Wednesday, September 5, 2012

Why AXA withdrawing coverage for Ferrari crash

He had been speeding in a part of town which was built-up, and where traffic was to be expected at all hours. He also failed to stop at the traffic lights, which had been red for a "significant" period of time.

These are some of the reasons why the vehicle insurer of Ferrari driver Ma Chi, 31, is withdrawing its coverage for the crash in May, which left three dead.

The reasons were outlined in a defence and counter-claim filed in the High Court on Monday by lawyers acting for AXA Insurance Singapore.

The document said: "Ma Chi was doing an act which he knew or ought to have known was courting imminent danger to himself and others."

The crash, it added, was "highly probably, foreseeable and to be expected".

In the counter-claim, the insurer's lawyers said that the incident was due to a "collision", not an accident.

In the insurance industry, this means that the driver was aware that his actions would cause an accident, thereby voiding the insurer's liability to make a payout.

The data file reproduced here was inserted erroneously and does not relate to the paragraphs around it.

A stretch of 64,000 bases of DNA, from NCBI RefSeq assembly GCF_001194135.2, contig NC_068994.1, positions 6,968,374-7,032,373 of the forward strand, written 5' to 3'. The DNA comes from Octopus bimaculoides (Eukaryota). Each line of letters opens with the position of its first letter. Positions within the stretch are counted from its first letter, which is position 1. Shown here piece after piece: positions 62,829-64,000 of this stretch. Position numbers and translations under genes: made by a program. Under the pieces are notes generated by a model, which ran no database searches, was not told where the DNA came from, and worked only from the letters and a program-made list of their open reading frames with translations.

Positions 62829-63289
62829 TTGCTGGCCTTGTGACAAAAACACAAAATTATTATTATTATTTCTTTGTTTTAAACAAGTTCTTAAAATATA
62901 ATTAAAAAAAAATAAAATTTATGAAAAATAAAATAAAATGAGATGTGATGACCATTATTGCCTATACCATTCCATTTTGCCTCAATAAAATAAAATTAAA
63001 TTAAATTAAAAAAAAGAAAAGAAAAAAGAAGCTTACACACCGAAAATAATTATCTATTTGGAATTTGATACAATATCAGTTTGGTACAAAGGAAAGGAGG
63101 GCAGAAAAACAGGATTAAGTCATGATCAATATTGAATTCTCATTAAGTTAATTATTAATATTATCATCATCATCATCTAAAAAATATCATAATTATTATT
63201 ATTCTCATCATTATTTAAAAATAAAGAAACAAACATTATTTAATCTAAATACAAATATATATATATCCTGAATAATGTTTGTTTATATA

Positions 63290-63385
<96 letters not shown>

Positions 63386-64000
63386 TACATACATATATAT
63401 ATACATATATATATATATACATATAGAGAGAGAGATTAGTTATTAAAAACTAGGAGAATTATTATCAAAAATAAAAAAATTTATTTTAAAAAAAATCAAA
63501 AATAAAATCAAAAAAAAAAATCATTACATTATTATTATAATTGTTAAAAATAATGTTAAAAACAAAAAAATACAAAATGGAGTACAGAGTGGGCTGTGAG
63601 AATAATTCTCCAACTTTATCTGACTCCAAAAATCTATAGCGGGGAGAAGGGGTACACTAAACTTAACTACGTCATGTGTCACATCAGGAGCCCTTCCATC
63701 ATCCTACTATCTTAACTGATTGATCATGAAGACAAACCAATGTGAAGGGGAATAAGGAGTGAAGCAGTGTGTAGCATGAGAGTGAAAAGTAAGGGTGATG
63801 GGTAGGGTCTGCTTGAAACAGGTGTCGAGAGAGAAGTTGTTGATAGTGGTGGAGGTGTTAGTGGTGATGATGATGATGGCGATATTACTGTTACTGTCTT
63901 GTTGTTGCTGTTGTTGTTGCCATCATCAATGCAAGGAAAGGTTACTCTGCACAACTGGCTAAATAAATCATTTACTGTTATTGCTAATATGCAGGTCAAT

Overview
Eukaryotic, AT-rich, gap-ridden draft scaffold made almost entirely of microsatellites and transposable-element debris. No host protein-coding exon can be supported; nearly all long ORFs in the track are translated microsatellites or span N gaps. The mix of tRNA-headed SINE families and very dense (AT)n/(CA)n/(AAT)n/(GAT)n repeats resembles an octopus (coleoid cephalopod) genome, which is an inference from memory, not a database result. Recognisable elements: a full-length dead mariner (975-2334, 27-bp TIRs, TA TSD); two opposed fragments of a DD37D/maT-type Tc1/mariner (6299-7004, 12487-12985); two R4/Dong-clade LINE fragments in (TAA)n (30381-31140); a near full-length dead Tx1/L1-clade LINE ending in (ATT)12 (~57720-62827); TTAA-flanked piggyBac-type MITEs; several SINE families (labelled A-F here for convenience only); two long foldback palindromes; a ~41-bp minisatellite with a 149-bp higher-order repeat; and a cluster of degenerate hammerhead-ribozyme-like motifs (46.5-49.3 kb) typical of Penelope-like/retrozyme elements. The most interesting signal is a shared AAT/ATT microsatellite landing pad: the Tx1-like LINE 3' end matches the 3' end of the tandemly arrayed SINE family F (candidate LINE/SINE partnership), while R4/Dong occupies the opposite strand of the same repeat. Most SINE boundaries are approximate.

It also stated that amounts from claims made for those injured or killed in the crash should come from Mr Ma's estate.

On May 12, Mr Ma allegedly beat a red light and crashed into a ComfortDelGro taxi, which then hit a motorcycle at the junction of Rochor Road and Victoria Street.

Mr Ma, a financial investor from Sichuan, died at the scene while cabby Cheng Teck Hock, 52, died in hospital along with his Japanese passenger, Ms Shigemi Ito, 41. Both the motorcyclist and a female passenger in the Ferrari were injured.

According to a Health Sciences Authority toxicology report dated June 5, Mr Ma had not consumed alcohol before getting behind the wheel.

AXA first informed Mr Ma's family of its decision to repudiate its liability in July. Last month, the family - through its lawyer, Mr Wendell Wong- filed a suit asking the High Court to rule that the crash was indeed an accident.

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